AP outraged about free speech in Cuba

Is the AP a cabal of closet Marxist-Leninists or just the supine courtesan of every tyrant who lets it open a bureau in his kingdom? Either way, I really don’t understand what drives its corporate conscience. On one hand, it recently criticized the Obama Administration for “propaganda” photos. On the other hand, it did this not long after putting on an exhibition of actual propaganda photos of Kim Il Sung and Kim Jong Il.

Now, the AP has released a breathless expose of a U.S.A.I.D.-backed program, launched by the Obama Administration, to bring just a sliver of free speech to Cuba, in the form of a Twitter clone called “ZunZuneo.” AP even gave the 60 Minutes treatment to the civil servant who ran the program, following him home and sticking a camera in his face.

Let’s sum this up. The program was completely non-violent and appears to have broken no laws except Cuban censorship laws. It never even got far enough to plant any subversive information (unfortunately!). It was also popular and potentially effective. Before the AP exposed it, it was providing a service that Cubans liked and used. What if they liked and used it even more after it became a safe place to complain about food shortages, nosy block committees, corruption, the persecution of dissidents, and censorship? Is it morally wrong for people living under oppressive governments to be able to complain about those things or organize online?

ZunZuneo’s organizers wanted the social network to grow slowly to avoid detection by the Cuban government. Eventually, documents and interviews reveal, they hoped the network would reach critical mass so that dissidents could organize “smart mobs” — mass gatherings called at a moment’s notice — that could trigger political demonstrations, or “renegotiate the balance of power between the state and society.” [AP]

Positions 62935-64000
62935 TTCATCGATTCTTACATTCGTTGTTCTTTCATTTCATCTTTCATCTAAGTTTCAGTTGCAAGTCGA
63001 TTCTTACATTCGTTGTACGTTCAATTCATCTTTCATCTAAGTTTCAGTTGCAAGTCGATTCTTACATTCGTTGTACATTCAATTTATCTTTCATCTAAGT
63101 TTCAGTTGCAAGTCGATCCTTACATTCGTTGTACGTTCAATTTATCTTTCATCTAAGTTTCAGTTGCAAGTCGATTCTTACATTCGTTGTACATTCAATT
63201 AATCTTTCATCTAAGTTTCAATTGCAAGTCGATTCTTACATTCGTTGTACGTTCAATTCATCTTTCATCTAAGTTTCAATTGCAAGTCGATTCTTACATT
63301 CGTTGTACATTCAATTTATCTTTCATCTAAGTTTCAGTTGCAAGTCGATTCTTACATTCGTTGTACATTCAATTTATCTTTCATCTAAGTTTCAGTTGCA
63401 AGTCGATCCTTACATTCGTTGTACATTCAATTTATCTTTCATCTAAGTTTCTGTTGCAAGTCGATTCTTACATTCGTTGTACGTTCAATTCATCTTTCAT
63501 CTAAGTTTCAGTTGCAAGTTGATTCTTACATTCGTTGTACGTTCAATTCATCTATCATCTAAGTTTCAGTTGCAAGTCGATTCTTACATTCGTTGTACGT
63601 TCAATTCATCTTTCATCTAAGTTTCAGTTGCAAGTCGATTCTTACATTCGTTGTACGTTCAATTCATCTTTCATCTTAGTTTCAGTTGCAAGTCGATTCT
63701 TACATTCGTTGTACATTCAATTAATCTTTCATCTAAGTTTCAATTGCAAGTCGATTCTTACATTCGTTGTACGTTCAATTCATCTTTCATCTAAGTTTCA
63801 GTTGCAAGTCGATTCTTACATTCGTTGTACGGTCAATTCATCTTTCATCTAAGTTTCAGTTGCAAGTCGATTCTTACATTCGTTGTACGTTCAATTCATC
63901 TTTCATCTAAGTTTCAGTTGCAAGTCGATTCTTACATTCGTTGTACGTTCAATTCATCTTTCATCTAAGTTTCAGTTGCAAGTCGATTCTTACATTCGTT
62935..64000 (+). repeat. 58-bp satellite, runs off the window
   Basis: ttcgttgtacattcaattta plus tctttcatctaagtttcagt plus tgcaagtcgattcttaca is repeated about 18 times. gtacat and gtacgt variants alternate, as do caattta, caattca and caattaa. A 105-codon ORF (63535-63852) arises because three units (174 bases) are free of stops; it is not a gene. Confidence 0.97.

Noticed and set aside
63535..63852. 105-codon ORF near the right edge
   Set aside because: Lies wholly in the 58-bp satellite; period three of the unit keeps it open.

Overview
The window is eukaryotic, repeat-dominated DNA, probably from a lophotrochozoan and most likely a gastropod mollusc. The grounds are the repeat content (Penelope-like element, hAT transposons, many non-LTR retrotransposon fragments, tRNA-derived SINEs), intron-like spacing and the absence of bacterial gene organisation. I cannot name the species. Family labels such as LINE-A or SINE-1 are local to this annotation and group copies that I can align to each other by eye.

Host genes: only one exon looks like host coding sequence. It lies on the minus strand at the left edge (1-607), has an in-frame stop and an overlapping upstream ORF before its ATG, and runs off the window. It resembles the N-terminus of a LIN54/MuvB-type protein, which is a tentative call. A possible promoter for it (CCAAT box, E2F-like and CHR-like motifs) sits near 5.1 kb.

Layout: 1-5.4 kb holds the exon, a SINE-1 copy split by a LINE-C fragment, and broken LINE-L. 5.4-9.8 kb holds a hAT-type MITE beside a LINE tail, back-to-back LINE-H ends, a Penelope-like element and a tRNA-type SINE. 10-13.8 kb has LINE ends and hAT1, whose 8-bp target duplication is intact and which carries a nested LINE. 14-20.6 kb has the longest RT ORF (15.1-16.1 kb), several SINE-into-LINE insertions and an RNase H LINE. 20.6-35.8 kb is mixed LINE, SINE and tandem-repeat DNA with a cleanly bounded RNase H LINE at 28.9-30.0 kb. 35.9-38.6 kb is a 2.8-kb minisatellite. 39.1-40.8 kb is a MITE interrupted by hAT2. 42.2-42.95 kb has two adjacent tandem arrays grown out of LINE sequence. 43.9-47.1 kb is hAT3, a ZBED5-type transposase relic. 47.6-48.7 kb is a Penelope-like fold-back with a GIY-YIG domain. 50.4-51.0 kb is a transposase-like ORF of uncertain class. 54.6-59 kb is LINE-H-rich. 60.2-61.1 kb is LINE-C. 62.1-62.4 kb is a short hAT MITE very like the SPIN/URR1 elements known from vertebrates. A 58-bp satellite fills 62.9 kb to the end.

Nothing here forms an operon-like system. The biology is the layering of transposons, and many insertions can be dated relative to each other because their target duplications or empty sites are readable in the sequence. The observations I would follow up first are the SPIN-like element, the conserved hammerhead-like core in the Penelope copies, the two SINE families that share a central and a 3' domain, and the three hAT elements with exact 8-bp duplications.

I want our government to help people do that! There’s no evidence that anyone was hurt by this program, and had it succeeded, no one would have been hurt except the Castro brothers and their censors. At worst, the program might have been housed more appropriately in the CIA or the Broadcasting Board of Governors, although U.S.A.I.D. didn’t deny its involvement after the program’s exposure. The Cubans who used ZunZuneo were unaware of its U.S. government connections and weren’t endangered (one good reason why U.S.A.I.D. initially concealed its links to ZunZuneo). Why is this a scandal — other than the fact of its public exposure? Is it the AP’s position that the Cuban people should spend their whole lives living under poverty and oppression? How else will those conditions ever change?

Also, note how the AP “interviews” Cuban citizens, almost certainly in the presence of government minders, without telling us whether any minders were present. That fact, however relevant to the viewer, would have illustrated the absurdity of the AP’s argument nicely.

Say, do you suppose the AP has a bureau in Havana? Do you suppose it ever covers stories about dissent in Cuba, or is it pretty much like AP’s bureau in Pyongyang — a lucrative partnership with censors and propagandists? This story is a good example of why, as much as I distrust all news media, I distrust the AP more than the rest of them.